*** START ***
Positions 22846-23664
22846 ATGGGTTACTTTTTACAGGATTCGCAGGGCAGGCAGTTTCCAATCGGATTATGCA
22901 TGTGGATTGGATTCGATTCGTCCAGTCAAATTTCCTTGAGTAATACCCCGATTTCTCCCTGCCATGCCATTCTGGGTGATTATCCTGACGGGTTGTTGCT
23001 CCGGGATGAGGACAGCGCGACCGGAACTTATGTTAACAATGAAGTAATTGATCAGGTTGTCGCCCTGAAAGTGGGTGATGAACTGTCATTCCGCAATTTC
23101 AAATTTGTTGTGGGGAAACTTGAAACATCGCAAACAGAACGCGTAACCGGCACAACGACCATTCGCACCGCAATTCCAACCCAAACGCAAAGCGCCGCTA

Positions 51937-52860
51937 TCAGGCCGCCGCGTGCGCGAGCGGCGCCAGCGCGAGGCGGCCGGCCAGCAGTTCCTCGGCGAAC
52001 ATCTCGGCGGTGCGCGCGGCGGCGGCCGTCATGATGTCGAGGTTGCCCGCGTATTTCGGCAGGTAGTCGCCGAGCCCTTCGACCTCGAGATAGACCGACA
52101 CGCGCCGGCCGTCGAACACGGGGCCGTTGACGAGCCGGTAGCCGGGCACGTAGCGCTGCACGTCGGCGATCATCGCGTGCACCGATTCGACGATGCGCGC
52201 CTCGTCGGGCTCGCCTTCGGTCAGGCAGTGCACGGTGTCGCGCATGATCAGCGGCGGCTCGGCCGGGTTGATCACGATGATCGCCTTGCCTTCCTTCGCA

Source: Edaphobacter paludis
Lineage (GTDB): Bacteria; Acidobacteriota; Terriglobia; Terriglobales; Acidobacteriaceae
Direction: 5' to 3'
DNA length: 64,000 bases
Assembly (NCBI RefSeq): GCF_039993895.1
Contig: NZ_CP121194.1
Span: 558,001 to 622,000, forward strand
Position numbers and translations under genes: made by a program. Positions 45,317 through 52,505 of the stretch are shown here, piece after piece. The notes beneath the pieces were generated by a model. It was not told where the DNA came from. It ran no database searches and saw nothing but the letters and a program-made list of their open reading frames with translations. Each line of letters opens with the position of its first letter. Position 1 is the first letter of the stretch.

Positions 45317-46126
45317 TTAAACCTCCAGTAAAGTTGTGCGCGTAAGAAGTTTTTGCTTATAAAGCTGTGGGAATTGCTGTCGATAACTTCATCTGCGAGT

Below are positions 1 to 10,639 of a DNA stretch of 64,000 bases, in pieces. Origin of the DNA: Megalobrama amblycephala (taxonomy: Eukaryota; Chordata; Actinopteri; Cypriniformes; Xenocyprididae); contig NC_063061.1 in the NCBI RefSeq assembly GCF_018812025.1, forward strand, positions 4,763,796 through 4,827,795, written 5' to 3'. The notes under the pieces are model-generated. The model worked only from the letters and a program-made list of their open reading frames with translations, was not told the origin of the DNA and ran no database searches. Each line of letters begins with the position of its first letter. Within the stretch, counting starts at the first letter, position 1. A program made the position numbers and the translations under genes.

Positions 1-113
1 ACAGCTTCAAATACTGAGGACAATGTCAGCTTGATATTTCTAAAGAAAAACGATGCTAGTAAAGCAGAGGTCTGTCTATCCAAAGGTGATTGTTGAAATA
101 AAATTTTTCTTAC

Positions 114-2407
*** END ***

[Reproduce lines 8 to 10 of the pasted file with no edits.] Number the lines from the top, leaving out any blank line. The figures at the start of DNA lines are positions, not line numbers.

52001 ATCTCGGCGGTGCGCGCGGCGGCGGCCGTCATGATGTCGAGGTTGCCCGCGTATTTCGGCAGGTAGTCGCCGAGCCCTTCGACCTCGAGATAGACCGACA
52101 CGCGCCGGCCGTCGAACACGGGGCCGTTGACGAGCCGGTAGCCGGGCACGTAGCGCTGCACGTCGGCGATCATCGCGTGCACCGATTCGACGATGCGCGC
52201 CTCGTCGGGCTCGCCTTCGGTCAGGCAGTGCACGGTGTCGCGCATGATCAGCGGCGGCTCGGCCGGGTTGATCACGATGATCGCCTTGCCTTCCTTCGCA